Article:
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Thursday, January 20, 2011

Facebook really threat to Google?


A strong holiday shopping season will help Google Inc beat Wall Street's quarterly targets again, but investors may need more convincing to buy into the Internet giant's longer-term future.

Google, whose shares underperformed the market in 2010, will need to overcome past failures to get onto the social Web and local advertising, twin areas that threaten to siphon off Internet traffic, and advertising dollars.

Now, the world's top Internet company is recruiting and driving an acquisitions spree, aiming to ensure its online products remain popular as surfers turn to new services like Facebook, now the most heavily trafficked site, and wireless gadgets.

It tried to buy fast-growing online local-shopping service Groupon for $6 billion but was rebuffed, Chicago Breaking Business, a Tribune Newspaper website, and other news outlets reported.

"The key opportunity for Google in 2011 is to prove that the transition to mobile, social and local is a graceful one," said Stifel Nicolaus & Company analyst Jordan Rohan. "Google cannot be perceived to be run over by Amazon.com, Apple, or Facebook."

The competitive landscape will be uppermost on investors' minds given recent events at rivals, such as Apple CEO Steve Jobs' medical leave of absence and Facebook's $50 billion valuation. Google stock rose 2.5 percent on Tuesday after the surprise Jobs news.

Google has made a good start with its Android mobile operating system now on more phones than Apple's software. Investors will be eager for updates on those fronts when the world's No. 1 Internet search engine reports fourth-quarter financial results after Thursday's market close.

But the question is whether Facebook's success could start to cut into Google's business, as investors debate whether marketers will advertise on both online services, or shift advertising dollars from Google to the world's largest social network. "Facebook's the long-term competitor, not Bing," said Walter Price of RCM Capital Management, which owns Google and Microsoft shares, referring to Microsoft Corp's search engine.

Holiday cheer
Google, which has beaten Wall Street revenue expectations for the past five consecutive quarters and missed profit targets just once in that period, is expected to report net revenue of $6.06 billion for the fourth quarter, up roughly 10 percent quarter-over-quarter, with earnings per share of $7.14, according to analysts polled by Thomson Reuters I/B/E/S.

Spending on search advertising remains healthy in the United States, the company's single largest market, propping up the topline, said Kaufman Brothers analyst Mayuresh Masurekar.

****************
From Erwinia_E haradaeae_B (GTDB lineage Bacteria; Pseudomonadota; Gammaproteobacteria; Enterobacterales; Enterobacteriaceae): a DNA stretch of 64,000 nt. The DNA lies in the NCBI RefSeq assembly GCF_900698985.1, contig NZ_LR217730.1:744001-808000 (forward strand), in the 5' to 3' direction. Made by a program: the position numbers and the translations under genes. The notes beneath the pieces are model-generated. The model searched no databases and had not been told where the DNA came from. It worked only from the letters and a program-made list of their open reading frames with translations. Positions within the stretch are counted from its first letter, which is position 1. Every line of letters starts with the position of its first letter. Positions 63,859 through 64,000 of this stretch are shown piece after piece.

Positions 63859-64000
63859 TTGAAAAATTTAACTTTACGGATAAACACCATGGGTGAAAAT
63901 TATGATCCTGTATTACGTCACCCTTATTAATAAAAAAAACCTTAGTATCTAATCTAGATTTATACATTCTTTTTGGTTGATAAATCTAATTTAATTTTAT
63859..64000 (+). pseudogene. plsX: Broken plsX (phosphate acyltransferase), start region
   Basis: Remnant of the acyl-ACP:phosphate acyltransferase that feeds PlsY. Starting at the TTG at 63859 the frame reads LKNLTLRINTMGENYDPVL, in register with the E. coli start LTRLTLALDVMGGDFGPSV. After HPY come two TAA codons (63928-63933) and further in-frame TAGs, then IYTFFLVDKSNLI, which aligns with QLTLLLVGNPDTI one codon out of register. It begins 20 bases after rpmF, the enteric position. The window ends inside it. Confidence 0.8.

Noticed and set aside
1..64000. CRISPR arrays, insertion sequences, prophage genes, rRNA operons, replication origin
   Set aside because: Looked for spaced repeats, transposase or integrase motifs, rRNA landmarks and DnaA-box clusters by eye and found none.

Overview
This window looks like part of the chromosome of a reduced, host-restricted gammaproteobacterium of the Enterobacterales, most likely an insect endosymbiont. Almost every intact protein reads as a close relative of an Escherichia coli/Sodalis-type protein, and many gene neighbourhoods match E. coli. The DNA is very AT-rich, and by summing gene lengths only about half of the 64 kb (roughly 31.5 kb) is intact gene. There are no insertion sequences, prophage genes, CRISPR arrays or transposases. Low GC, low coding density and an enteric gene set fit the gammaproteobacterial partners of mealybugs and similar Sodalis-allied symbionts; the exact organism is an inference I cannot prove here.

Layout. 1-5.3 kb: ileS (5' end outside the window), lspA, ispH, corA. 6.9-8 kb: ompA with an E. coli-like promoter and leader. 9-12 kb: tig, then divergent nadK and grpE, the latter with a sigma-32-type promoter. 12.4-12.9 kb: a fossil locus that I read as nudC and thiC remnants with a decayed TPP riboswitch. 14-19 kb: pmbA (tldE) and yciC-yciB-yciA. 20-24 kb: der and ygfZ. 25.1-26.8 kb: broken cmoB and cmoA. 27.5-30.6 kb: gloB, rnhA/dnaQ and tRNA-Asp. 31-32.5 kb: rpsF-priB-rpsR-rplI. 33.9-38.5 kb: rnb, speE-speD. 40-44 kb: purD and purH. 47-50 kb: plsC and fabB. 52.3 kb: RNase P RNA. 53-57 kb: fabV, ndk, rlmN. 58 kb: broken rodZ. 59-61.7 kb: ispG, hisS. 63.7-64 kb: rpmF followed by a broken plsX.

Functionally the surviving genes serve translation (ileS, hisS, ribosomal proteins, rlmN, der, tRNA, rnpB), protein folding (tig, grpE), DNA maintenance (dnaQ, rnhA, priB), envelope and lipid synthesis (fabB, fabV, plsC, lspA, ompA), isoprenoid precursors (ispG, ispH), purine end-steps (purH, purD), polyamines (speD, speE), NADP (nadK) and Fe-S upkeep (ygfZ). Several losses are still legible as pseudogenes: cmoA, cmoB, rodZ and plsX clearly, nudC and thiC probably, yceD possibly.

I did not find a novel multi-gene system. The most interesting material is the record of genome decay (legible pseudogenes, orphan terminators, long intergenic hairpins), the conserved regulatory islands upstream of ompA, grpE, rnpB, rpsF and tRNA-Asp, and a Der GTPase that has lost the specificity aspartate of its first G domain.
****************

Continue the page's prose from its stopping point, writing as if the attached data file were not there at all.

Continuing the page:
Retailers and e-commerce Web sites had pumped up their spending on search advertising during the holiday to lure customers and "capture every available lead," he said.

Google's growing staff (the company added roughly 3,500 employees in the first nine months of the year) and its unpredictable capital expenditures schedule mean that earnings per share will be a wildcard, said Gleacher & Company analyst Yun Kim.

Yet as long as EPS is in-line and Google delivers strong revenue growth, investors will be appeased, he added. In October, Google's shares gained more than 10 per cent after the company beat third-quarter profit and revenue expectations.

During the post-earnings conference call in October, Google gave investors what it said was a "one-time" peek at some of its businesses beyond search, revealing that it was generating $2.5 billion in revenue from display ads on an annualized run rate, and $1 billion from its mobile business.

"They kind of gave people the confidence that even though search slows down there are levers that Google can pull to keep growing," said Kaufman's Masurekar.

Social weak spot
Google has launched a flurry of new services in recent months, including an electronic bookstore that competes with Amazon and Barnes & Noble Inc, and a Web TV service which, despite receiving lackluster initial reviews, could eventually open the door to important advertising opportunities.

Android, Google's 2-year-old smartphone operating system, has emerged as one of its strongest initiatives. More than 300,000 Android phones are sold every day, and Android ranked as the second most popular smartphone operating system in the third quarter, ahead of Apple's iOS software, used in the iPhone, according to industry research firm Gartner .

But Google has shown itself less adept when it comes to Internet social networking, where Facebook dominates. In 2010, Facebook displaced Google to become the most visited Web site in the United States, according to Experian Hitwise. And advertisers are increasingly warming to the service: according to a Goldman Sachs document, Facebook generated $1.2 billion in revenue in the first nine months of 2010.

No wonder some say Google runs the risk of becoming another Microsoft, dominant in one area but abruptly and rapidly eclipsed in fast-growing new markets by up-and-coming rivals. "Google needs to step up in social or it runs the same risk that Microsoft does of having the (stock's price-earnings) multiple degrade," said RCM Capital's Price.